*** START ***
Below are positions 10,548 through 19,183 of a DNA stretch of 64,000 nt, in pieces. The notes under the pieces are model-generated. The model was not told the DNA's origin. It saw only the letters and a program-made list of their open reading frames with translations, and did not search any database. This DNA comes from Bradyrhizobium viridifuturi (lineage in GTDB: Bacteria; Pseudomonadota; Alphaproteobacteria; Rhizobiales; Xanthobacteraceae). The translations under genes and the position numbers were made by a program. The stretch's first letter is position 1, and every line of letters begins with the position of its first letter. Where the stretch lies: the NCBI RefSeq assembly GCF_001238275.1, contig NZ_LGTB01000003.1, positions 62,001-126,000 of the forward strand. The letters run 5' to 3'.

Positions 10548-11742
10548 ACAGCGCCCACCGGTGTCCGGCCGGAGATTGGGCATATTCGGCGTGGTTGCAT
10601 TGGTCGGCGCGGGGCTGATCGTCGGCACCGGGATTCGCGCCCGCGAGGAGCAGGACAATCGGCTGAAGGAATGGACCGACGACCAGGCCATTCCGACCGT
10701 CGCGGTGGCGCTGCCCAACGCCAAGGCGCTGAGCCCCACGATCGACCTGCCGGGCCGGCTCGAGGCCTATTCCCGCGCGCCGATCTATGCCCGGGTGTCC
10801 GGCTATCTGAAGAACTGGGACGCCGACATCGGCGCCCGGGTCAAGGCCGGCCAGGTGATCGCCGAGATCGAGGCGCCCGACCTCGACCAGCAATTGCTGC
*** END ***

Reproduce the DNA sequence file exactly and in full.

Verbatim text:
Below are positions 10,548 through 19,183 of a DNA stretch of 64,000 nt, in pieces. The notes under the pieces are model-generated. The model was not told the DNA's origin. It saw only the letters and a program-made list of their open reading frames with translations, and did not search any database. This DNA comes from Bradyrhizobium viridifuturi (lineage in GTDB: Bacteria; Pseudomonadota; Alphaproteobacteria; Rhizobiales; Xanthobacteraceae). The translations under genes and the position numbers were made by a program. The stretch's first letter is position 1, and every line of letters begins with the position of its first letter. Where the stretch lies: the NCBI RefSeq assembly GCF_001238275.1, contig NZ_LGTB01000003.1, positions 62,001-126,000 of the forward strand. The letters run 5' to 3'.

Positions 10548-11742
10548 ACAGCGCCCACCGGTGTCCGGCCGGAGATTGGGCATATTCGGCGTGGTTGCAT
10601 TGGTCGGCGCGGGGCTGATCGTCGGCACCGGGATTCGCGCCCGCGAGGAGCAGGACAATCGGCTGAAGGAATGGACCGACGACCAGGCCATTCCGACCGT
10701 CGCGGTGGCGCTGCCCAACGCCAAGGCGCTGAGCCCCACGATCGACCTGCCGGGCCGGCTCGAGGCCTATTCCCGCGCGCCGATCTATGCCCGGGTGTCC
10801 GGCTATCTGAAGAACTGGGACGCCGACATCGGCGCCCGGGTCAAGGCCGGCCAGGTGATCGCCGAGATCGAGGCGCCCGACCTCGACCAGCAATTGCTGC